Now that BP has readjusted its replacement level to better fit with the rest of the interweb\'s numbers, how many previously JAWS-approved players have dipped below the new benchmark? (I\'m kinda amazed how low Alomar scores now.)

And with the work being done by Tom Tango and positional adjustments, I wonder what\'s the best way to handle defense. Even good systems (+/-, BIS UZR, STATS UZR, etc.) still disagree a lot, and until we see BP\'s Play-By-Play numbers it\'ll be hard to evaluate that--and thus be able to better judge JAWS as a tool.
Again, a question better left until the PBP defense is incorporated. In terms of high-profile candidates of recent vintage, Ron Santo fell below the suddenly elevated 3B standards when I did the VC ballot based solely on a drastic drop in his defensive numbers. Lee Smith has fallen below the RP standards, which owes something to Rich Gossage finally making it. Tommy John was above the standard as recently as 2006. Albert Belle fell further behind the LF standard, though his peak still exceeds the average - and I advocated a vote based on peak alone in his case.

More RBI than Mickey Mantle, more HR, RBI, and doubles than any other second baseman, and he\'s only a borderline Hall of Famer?

Maybe you\'re squinting a little too hard. The Hall of Fame isn\'t just for us prospectus types. In the eyes of most baseball fans, Jeff Kent\'s traditional numbers don\'t just make him a hall of famer, they make him a slam dunk hall of famer. If he was a little bit more gregarious, he\'d probably get Henderson-like numbers his first year. Either way, he\'ll be in on the first ballot, as he should.
Oy vey. Do I really need to go here? You\'re not even comparing apples to oranges, you\'re comparing apples to pickled herring.

That Kent may have more RBI than Mickey Mantle is only slightly more relevant to his Hall of Fame case than the fact that he\'s 511 wins behind Cy Young. Kent played in an era of inflated offense, where runs and thus RBI were considerably easier to accumulate than in the Mick\'s day. Over the course of his career, he used up about 450 more outs to drive in all of nine runs more than Mantle, and did so in an environment where the park-adjusted league OPS was about 50 points higher than in Mantle\'s day.

Oh, did I mention he hit more World Series homers than Ted Williams? Forget the plaque, let\'s build him his own wing in Cooperstown.
Having fulfilled my daily snark quota in the previous reply, I\'ll forget for a moment that you brought RBI - a team-dependent stat that\'s obviously linked to historical scoring levels as well - into this argument at all and focus on your statement about the home runs and doubles relative to other second basemen. They are indeed nice things, very useful for generating runs, even if they too are easier to accumulate in a high-offense era such as the one encompassing Kent\'s career.

In fact, it\'s fair to point out that Kent\'s actually a better hitter than the JAWS standard for second basemen once you take into account all of the other facets of his offensive game - walks, outs, singles, triples, stolen bases, hit-by-pitches, the whole shebang. His .292 EQA bests the JAWS standard among second basemen by four points. It\'s a whole 50 points short of Mantle\'s EQA, but only one point below that of Jim Rice. Among second basemen, it\'s hell-and-gone from the big four, but three points ahead of Charlie Gehringer and eight above Ryne Sandberg. Those are points in Kent\'s favor.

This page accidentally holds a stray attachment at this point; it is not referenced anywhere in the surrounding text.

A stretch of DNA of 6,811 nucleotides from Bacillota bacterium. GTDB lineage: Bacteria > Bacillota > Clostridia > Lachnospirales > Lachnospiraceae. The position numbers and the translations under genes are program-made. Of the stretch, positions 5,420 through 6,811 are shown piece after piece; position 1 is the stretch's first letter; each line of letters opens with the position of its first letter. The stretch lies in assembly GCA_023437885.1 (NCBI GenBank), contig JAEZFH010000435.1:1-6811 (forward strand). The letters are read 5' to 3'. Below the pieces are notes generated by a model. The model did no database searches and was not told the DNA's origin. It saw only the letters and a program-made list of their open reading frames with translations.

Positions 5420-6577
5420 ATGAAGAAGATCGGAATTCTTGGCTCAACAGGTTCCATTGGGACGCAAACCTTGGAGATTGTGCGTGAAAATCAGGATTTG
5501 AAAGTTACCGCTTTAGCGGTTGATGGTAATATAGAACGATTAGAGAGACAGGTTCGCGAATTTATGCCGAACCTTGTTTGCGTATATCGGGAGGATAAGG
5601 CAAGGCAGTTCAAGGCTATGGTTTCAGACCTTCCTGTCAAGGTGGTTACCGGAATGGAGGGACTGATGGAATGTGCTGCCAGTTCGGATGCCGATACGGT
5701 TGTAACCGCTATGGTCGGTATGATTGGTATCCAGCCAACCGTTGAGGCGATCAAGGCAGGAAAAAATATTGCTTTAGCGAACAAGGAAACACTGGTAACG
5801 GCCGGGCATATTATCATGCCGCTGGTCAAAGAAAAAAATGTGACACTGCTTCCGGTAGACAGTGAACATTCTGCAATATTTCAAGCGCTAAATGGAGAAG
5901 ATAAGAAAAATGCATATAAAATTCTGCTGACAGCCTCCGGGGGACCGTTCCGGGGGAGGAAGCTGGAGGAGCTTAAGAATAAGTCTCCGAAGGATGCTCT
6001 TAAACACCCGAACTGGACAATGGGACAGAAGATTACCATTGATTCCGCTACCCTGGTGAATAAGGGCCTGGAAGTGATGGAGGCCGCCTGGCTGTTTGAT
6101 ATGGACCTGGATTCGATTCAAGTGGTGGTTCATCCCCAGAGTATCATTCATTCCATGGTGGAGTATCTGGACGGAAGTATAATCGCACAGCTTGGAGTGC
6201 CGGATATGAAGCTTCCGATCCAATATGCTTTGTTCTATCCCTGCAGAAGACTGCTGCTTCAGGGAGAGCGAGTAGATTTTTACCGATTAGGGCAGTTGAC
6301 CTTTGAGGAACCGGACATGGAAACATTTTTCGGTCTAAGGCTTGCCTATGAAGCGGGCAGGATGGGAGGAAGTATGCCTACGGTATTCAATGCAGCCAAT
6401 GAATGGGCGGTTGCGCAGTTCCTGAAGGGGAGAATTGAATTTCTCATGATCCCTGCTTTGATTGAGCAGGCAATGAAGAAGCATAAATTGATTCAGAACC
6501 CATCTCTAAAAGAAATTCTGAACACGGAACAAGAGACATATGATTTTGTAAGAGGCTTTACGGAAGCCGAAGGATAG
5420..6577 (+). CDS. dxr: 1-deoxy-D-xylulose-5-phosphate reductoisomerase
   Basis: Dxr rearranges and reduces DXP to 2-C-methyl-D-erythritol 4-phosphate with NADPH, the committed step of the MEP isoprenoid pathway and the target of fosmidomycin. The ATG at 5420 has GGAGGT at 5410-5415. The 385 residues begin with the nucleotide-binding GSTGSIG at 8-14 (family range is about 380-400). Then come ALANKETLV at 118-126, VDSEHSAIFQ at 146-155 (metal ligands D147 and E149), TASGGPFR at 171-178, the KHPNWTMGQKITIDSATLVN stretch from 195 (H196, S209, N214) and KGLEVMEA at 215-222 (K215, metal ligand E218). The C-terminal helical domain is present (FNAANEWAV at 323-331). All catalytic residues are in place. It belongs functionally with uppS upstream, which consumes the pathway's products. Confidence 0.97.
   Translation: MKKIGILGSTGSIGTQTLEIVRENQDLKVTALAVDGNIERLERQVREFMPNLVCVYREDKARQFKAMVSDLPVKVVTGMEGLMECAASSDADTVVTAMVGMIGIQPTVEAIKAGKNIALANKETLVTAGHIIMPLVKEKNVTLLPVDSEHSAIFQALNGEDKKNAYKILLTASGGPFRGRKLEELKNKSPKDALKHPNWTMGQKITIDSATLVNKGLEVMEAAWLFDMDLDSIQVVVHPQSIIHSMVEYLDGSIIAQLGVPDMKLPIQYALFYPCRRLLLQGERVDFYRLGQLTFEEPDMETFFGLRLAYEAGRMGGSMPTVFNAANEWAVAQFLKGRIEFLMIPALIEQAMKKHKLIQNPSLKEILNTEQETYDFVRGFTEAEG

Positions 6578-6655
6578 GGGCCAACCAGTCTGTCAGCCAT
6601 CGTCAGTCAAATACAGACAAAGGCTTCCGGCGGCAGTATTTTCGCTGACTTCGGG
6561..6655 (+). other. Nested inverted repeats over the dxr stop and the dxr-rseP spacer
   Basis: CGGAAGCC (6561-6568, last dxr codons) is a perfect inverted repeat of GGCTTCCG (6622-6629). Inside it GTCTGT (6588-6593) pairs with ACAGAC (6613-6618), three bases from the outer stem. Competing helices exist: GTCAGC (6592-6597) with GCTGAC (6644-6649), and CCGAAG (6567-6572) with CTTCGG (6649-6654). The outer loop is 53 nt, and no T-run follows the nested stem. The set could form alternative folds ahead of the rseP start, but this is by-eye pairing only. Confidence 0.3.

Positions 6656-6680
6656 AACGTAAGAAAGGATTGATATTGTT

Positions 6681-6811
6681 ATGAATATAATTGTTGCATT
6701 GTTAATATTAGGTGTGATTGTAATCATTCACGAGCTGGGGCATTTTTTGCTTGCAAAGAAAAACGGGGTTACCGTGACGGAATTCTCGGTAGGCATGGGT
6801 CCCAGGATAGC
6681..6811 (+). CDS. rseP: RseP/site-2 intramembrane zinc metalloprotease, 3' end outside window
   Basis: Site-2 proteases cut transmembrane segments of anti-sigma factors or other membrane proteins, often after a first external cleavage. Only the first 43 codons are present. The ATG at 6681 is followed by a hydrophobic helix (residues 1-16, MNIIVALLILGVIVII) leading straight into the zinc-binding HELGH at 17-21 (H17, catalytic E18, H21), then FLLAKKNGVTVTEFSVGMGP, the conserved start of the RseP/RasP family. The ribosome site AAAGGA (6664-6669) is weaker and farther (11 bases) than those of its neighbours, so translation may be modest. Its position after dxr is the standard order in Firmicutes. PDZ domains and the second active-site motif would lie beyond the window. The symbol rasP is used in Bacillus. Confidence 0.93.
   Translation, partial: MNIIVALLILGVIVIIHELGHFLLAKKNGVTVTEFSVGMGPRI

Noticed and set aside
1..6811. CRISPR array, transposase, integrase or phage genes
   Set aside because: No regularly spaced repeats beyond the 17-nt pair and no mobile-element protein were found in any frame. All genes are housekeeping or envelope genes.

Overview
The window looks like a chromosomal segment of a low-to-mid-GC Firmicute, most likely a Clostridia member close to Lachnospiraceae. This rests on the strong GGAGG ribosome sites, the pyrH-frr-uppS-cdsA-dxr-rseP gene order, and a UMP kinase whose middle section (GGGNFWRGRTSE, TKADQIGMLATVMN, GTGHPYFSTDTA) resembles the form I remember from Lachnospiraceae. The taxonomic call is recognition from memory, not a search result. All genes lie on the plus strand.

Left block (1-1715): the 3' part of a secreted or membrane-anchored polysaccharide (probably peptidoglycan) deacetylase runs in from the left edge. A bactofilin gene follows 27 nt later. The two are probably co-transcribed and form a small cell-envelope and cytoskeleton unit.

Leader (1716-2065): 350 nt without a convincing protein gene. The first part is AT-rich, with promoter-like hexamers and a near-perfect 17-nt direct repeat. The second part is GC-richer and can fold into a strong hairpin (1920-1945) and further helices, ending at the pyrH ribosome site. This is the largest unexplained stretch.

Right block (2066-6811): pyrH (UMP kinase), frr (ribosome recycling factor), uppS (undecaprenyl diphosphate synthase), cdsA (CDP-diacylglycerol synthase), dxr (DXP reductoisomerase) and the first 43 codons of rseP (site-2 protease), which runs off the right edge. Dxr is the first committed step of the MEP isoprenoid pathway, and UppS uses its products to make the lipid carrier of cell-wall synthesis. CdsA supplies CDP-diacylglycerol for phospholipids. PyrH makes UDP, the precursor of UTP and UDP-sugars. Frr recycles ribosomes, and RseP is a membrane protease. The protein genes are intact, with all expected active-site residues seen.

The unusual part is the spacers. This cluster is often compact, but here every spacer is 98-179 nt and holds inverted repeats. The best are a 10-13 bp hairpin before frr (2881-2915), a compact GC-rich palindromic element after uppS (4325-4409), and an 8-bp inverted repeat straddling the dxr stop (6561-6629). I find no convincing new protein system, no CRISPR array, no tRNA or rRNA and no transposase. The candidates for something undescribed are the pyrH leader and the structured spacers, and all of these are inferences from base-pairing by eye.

Furthermore, his 644 Batting Runs Above Replacement and 361 Batting Runs Above Average outdo the average Hall second-sacker (569 BRAR and 299 BRAA). He\'s a better hitter than the average Hall of Fame second baseman, a statement that could have stood an emphasis in the article proper.

The problem, then, comes down to defense, where Kent\'s offensive advantages over the average HOF second baseman evaporate; he\'s 368 Fielding Runs Above Replacement, and nine Fielding Runs Above Average, where the standard is 447 and 86. Runs prevented are worth slightly more than runs scored (see Baseball Between the Numbers for the math), which is why Kent falls slightly on the low side relative to the Hall second basemen by this reckoning, at least until a play-by-play metric tells us otherwise. I know that\'s not what you asked at all, but it\'s the flip side of the best talking point I can give you in this realm.

As I said in the piece, I do think Kent will get into the Hall; my guess would be within five years on the ballot but almost certainly not on the first try, going up against Maddux. THAT is a slam-dunk Hall of Famer.
It\'s not my contention that the more RBI than Mickey Mantle means anything about Kent\'s actual value in comparison to Mickey Mantle\'s value (because you\'d have to be a lunatic to suggest that Kent comes anywhere near Mantle).

What I\'m saying is that, for a large portion of baseball fans, AVG, HR, and RBI are the most important statistics a player can have. And, by that standard, Kent not only is above where he needs to be, but he\'s way, way above where he needs to be. For an awful lot of people, Kent is a slam-dunk hall of famer. My argument is that traditional, less nuanced statistics have a bigger place in the hall of fame because they reflect the perception of most baseball fans better than a lot of the more advanced statistics.